Confirming that a new label has been placed on an old disc, Disc 2 opens with trailers for Warner's long forgotten CGI comedy The Ant Bully (complete with Harry Potter nod) and the Oscar-robbing Happy Feet.

Disc 2 also contains some DVD-ROM features that I was miraculously able to access through the notorious Interactual Player. After installing Shockwave, I could enjoy an interactive Hogwarts Timeline. Clicking text has it read, clicking pictures opens a small QuickTime video clip from the movies. It's not these media but the dated information itself spanning the school's history and the events of the first four films (several pages for each year) that sustain interest.

The "Magical Trading Cards" were inaccessible on account of broken link. Promising a level from the latest Harry Potter video game, the "EA Videogame Demo" didn't appear to fail, but it never did anything either. With those game demos, though, installation sometimes seems to be more effort than it's worth.

You can't spend an hour on Harry Potter music without hearing from this man, legendary film score composer John Williams. Host Ben Shephard takes us to the blue screen set where Harry asks Cho Chang to the Yule Ball in "Harry Potter: Behind the Magic."

The centerpiece of Disc 3 is "Creating the World of Harry Potter, Part 4: Sound and Music" (54:07), the most recent installment of the Ultimate Editions' epic 8-part overview of the series. Despite having enjoyed Part 3, I entered with skepticism that sound and music could sustain a piece of this length and it's more of a challenge but one that is met. Looking at the first six films, the documentary considers specific music themes and the sounds of key sequences. In new and archived interviews, we hear from dozens of cast and crew members, although understandably the series' three composers and various sound engineers do the bulk of talking. They have plenty worth sharing, from influences to intentions, from instruments to foley work props.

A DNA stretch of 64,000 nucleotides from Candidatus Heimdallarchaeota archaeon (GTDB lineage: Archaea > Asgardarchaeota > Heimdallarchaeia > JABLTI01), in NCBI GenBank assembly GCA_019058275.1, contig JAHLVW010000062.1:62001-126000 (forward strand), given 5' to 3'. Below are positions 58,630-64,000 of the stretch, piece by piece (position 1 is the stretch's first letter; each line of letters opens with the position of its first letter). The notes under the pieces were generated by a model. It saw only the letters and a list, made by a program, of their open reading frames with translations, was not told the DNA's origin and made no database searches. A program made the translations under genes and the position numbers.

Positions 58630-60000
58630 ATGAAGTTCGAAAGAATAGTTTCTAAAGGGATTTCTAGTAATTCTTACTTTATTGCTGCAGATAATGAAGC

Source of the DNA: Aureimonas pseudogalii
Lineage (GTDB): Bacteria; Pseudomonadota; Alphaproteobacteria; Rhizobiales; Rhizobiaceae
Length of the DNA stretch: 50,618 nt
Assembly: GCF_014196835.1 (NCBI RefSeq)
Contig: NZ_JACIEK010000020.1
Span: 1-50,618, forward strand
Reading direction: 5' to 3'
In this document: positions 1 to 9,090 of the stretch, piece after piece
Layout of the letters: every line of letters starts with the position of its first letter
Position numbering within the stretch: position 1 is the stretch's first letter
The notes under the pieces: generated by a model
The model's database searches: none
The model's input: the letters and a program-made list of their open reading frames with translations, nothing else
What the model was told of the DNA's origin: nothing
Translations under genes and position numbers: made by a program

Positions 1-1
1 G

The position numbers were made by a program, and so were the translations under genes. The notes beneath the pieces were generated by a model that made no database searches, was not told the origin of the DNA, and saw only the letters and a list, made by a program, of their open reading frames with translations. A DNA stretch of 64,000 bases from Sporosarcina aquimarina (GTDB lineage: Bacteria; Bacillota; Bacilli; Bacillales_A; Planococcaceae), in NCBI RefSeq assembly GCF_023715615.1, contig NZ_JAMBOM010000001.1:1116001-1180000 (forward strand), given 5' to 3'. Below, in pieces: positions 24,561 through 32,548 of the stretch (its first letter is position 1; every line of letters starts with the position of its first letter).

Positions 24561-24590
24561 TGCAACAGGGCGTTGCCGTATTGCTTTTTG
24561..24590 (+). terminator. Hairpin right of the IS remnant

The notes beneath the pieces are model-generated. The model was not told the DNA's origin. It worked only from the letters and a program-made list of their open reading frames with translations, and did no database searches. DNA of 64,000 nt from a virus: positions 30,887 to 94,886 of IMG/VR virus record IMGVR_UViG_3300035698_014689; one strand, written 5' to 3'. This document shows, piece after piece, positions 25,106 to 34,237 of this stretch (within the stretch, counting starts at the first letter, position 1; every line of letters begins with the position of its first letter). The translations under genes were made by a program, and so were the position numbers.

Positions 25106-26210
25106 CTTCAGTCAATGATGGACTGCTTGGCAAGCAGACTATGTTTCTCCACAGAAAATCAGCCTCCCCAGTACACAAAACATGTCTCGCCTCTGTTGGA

Five vintage television specials follow, in this case "vintage" meaning about five years old.

The 16:9-enhanced "Harry Potter: Behind the Magic" (48:45) offers an extended British making-of entirely on Goblet of Fire. It supplies loads of production footage, cast and crew comments, and some goofy antics by host Ben Shephard. Major attention is paid to big sequences like the Yule Ball and the water tank work for the lake challenge.

Director Mike Newell looks at playback with a group of Hogwarts students in Inside Harry Potter and the Goblet of Fire." In costume minus the glasses, cast newcomer Miranda Richardson talks about her yellow journalist Rita Skeeter in the promotional TV special "The Adventure Continues." British presenter Ben Shephard has reason to hold up an owl who plays Hedwig; he's hosting "Harry Potter: Some Animal Magic."

A&E's "Inside Harry Potter and the Goblet of Fire" (43:45) briefly looks back at the first three films before devoting most of its hour of airtime to the fourth movie. It addresses the big set pieces, new characters, and changing tones with clips, B-roll, and countless cast/crew interview snippets.

"Harry Potter and the Goblet of Fire: The Adventure Continues" (24:09) covers the new characters and actors, new director, and the really big set pieces.
It pulls its interviews from the same pool as the others and doesn't feel significantly better or worse than the previous piece, despite running half as long.

"Harry Potter: Some Animal Magic" (23:22) brings back host Ben Shephard (and 16:9 picture) to focus entirely on the creatures who play the animal characters and the trainers who work with them. In addition to segments devoted to owls, crows, dogs, cats, ferrets, we get some words from Daniel Radcliffe and his co-stars on their experiences. It's a fun and revealing program that won't be confused with any of the others.

"Harry Potter and the Goblet of Fire: Dark Matters, New Masters" (13:00) is basically an abridged version of one of the first three specials, reusing interview sound bites, clips, and behind-the-scenes footage. I guess if you've got just fifteen minutes for a making-of featurette, this is for you.

The disc's final listing is "Trailers", of which there are five. Goblet of Fire's teaser (1:22) and trailer (2:21) are accompanied by newer ads for iPhone app Harry Potter Spells (0:43) and the books Harry Potter: A Pop-Up Book (1:48) and Harry Potter: Film Wizardry (2:30).